You may not have much pity for those who gave you months of speculation. But they suffer for your entertainment.
You know those heart-wrenching commercials for groups like World Vision and the SPCA? Prepare yourself for an even more emotionally devastating ad, coming soon to your TV…
Open on a shot of the Canadian flag, flapping in slow motion. Soft, sad piano music plays. Cue the voice-over.
“Canada. For many, a land of hope and opportunity. But not for all.
Not for him.”
Slo-mo image of a middle-aged white man in a suit, sitting at a desk, staring into the camera, talking. Sarah McLachlan sings something about an angel. The voice-over continues…
“Exploited. Cast aside. This is the all-too-common story of a tragic victim of our modern world.
The Canadian hockey panellist.
For months—for years—the panellist is relied upon to provide his opinions on who will make the Canadian Olympic men’s hockey team.
Whenever there is time to fill. Whenever they run out of real stuff to talk about. Whenever someone recognizes him on the bus.
Over and over again, the panellist is asked to speculate, to spitball, to guesstimate, to approximate. Whose stock is rising? Who’s a lock? Who’s on the bubble?
And always, the panellist opines. Trusting and naive, he gives freely of his perspective.”
The sad music gets sadder. McLachlan sings over a montage of panellists slumped at the desk, spent and winded after a marathon session of Olympic musing.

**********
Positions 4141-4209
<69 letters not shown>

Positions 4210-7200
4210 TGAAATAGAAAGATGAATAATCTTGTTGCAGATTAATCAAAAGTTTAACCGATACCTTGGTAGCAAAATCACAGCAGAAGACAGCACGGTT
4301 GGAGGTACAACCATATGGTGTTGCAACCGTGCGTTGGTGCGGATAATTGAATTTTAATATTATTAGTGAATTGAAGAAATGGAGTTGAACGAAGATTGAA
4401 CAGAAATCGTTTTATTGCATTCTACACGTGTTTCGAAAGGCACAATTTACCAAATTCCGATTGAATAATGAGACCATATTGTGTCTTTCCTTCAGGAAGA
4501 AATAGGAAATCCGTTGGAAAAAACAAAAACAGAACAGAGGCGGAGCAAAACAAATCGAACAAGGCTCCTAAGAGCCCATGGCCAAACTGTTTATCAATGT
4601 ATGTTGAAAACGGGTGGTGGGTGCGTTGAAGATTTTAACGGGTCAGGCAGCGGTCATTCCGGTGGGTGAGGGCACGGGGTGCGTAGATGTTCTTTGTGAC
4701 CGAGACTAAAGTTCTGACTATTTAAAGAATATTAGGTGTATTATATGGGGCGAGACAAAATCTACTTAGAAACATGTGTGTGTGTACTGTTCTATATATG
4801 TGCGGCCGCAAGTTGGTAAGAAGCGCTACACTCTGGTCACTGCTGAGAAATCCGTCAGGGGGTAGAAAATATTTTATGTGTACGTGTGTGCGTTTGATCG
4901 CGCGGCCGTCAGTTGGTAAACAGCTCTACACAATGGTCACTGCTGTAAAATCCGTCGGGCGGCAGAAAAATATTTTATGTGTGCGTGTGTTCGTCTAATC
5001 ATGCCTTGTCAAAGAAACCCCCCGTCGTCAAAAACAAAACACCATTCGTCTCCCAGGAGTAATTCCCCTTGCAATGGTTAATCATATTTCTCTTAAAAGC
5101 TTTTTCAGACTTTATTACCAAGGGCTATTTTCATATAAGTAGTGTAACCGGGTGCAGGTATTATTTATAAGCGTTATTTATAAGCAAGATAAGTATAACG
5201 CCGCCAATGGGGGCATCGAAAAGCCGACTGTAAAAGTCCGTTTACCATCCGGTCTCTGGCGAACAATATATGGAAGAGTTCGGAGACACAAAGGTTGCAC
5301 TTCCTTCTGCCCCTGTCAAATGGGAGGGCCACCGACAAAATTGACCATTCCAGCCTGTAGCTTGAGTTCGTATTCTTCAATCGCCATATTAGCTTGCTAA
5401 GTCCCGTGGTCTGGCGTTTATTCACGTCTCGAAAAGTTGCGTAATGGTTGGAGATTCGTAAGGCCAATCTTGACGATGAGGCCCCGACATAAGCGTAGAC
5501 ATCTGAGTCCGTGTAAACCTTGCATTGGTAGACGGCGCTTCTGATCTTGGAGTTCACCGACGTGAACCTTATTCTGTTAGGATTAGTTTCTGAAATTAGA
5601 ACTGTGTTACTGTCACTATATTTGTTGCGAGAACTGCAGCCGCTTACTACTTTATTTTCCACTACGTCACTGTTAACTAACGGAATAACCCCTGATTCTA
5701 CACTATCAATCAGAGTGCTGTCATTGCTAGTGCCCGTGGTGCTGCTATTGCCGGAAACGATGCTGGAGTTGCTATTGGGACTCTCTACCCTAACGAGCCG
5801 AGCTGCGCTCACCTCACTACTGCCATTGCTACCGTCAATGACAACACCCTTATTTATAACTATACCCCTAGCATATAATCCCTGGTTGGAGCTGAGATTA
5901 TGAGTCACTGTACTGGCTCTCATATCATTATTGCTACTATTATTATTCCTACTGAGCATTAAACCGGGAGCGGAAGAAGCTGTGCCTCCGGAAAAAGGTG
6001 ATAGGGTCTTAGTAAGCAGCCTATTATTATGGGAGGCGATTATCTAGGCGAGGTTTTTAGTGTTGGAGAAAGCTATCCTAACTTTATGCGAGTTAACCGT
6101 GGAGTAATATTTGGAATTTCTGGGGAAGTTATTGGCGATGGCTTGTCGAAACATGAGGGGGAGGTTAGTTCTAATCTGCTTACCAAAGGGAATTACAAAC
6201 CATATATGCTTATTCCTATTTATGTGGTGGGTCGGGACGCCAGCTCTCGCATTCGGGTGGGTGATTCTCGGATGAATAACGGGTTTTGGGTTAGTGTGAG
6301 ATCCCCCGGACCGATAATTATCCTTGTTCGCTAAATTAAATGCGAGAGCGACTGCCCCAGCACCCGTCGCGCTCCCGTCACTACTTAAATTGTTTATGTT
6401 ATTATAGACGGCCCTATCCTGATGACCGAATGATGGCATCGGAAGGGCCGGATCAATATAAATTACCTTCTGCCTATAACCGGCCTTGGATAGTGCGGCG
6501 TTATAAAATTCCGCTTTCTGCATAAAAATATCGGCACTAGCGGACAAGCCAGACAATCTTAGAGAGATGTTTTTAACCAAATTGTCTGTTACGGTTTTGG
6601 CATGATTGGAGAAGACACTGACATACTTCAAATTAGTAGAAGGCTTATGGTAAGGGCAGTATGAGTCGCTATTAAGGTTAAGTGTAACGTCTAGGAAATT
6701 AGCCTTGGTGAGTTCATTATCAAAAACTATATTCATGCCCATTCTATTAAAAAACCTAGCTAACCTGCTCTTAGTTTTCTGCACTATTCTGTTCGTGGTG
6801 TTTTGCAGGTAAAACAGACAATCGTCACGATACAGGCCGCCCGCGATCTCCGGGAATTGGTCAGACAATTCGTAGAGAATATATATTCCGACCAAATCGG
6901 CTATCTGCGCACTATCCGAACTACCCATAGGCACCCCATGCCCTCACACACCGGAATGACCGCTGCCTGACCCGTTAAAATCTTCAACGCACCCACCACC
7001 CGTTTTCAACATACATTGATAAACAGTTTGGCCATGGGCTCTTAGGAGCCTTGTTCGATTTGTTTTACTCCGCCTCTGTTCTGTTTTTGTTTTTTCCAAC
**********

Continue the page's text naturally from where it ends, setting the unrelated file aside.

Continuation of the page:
“Then, one fateful morning, the roster is announced. A nation cheers an end to the uncertainty.
But what of the panellist?
Hundreds of times he has done his duty. He has been a professional.
During countless segments, he has debated the merits of Brent Seabrook vs. Marc-Edouard Vlasic and Patrick Marleau vs. Logan Couture. Somehow, he even kept a straight face when one guy tried to make a case for Jason Spezza.
The panellist did not ask to be born into this world of repetition and shameless time-filling. But now, abruptly, he is asked to stop speculating. He is expected to go cold turkey.
They all try. Most do not succeed.”
Zoom in on a panellist in the fetal position, mumbling: “Thornton…
St. Louis… Getzlaf… GETZlaf…
“These pictures aren’t easy to look at. Sometimes, the damage is permanent. Already, several panellists have been diagnosed with a unique form of northern Tourette’s.”
Scene: the McDonald’s drive-through.
Voice: Would you like fries with that?
“Every Olympic cycle, more panellists are being abused, used up—and then neglected.
Right now, today, in a major media market near you, there is a poor, innocent Canadian hockey panellist who is crying out for help. Will you hear his call? Will you take action?”
The sadder music gets saddest. McLachlan is now basically singing a string of synonyms for “miserable.”
“For only $2.75 a month on your cable bill, you can help provide a panellist in need with a 24-hour channel devoted entirely to speculation about the roster for the 2018 Canadian Olympic men’s hockey team.
That’s just nine cents a day to give the gift of hope—a safe, well-lit environment with a camera, a desk and a wardrobe courtesy of Botany 500.
A welcoming place with a highlight reel of every Olympic contender, set to generic rock music, for the panellist to talk over, night after night.
A caring environment in which baseless speculation is valued,
wild guessing encouraged and Connor McDavid’s name uttered 3,800 times a day.
Call now and the panellist you sponsor will send you a handwritten letter expressing doubt about P.K. Subban’s reliability in the defensive zone.
The Canadian hockey panellist has given so much time, effort and skilful hedging. Don’t let him suffer in silence for even one more day.”
This story originally appeared in Sportsnet magazine. Subscribe here.